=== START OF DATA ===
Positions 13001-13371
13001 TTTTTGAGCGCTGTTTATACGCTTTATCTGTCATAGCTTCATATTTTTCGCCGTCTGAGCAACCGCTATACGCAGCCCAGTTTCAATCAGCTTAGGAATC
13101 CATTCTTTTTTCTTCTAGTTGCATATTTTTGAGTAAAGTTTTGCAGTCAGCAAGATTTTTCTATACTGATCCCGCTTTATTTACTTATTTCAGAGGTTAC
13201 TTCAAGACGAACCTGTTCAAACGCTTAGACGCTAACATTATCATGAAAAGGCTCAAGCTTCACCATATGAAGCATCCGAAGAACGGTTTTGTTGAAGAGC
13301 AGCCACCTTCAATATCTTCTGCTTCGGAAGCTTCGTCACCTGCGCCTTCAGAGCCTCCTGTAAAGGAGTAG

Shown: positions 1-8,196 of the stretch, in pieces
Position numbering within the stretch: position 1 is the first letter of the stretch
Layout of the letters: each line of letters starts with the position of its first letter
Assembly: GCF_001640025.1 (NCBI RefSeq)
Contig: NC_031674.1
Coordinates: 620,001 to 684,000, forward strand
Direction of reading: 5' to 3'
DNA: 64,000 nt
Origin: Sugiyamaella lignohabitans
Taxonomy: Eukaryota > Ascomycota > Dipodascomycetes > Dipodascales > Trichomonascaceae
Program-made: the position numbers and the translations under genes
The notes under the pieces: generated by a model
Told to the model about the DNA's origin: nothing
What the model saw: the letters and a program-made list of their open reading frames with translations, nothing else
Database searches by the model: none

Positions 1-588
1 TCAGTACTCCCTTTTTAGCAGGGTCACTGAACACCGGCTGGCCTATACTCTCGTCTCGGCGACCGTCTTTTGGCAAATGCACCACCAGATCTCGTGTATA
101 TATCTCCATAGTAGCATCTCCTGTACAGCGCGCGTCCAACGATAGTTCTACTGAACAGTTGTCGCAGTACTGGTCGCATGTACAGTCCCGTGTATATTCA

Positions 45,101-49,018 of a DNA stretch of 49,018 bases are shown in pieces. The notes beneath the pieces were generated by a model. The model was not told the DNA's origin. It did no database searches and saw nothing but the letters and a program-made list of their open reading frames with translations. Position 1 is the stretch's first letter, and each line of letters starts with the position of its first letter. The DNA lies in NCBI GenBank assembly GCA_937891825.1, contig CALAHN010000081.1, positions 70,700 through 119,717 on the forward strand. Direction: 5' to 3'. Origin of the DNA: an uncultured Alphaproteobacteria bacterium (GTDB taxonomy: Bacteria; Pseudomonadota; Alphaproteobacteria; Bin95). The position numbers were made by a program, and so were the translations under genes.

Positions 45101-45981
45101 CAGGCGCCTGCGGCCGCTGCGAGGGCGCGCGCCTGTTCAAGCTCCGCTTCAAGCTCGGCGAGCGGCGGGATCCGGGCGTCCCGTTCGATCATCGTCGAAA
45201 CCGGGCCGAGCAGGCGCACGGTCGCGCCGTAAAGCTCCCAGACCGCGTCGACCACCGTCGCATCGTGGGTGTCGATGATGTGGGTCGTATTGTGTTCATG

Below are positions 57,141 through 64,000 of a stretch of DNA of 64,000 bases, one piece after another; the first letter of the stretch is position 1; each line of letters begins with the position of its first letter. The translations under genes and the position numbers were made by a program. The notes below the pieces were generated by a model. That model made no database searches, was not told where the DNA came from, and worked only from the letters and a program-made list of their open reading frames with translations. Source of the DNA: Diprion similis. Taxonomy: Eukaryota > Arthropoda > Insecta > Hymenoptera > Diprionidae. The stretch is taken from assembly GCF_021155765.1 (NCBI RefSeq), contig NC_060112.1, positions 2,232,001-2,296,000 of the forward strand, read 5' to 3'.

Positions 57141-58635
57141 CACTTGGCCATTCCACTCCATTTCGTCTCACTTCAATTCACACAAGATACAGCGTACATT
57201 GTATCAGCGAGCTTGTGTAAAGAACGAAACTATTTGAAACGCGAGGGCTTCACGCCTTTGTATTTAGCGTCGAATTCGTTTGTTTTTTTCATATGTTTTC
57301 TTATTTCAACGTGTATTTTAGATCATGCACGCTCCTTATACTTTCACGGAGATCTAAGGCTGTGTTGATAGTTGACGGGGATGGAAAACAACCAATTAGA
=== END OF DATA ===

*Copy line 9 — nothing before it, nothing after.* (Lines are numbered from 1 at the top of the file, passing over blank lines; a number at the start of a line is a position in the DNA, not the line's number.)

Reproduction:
Assembly: GCF_001640025.1 (NCBI RefSeq)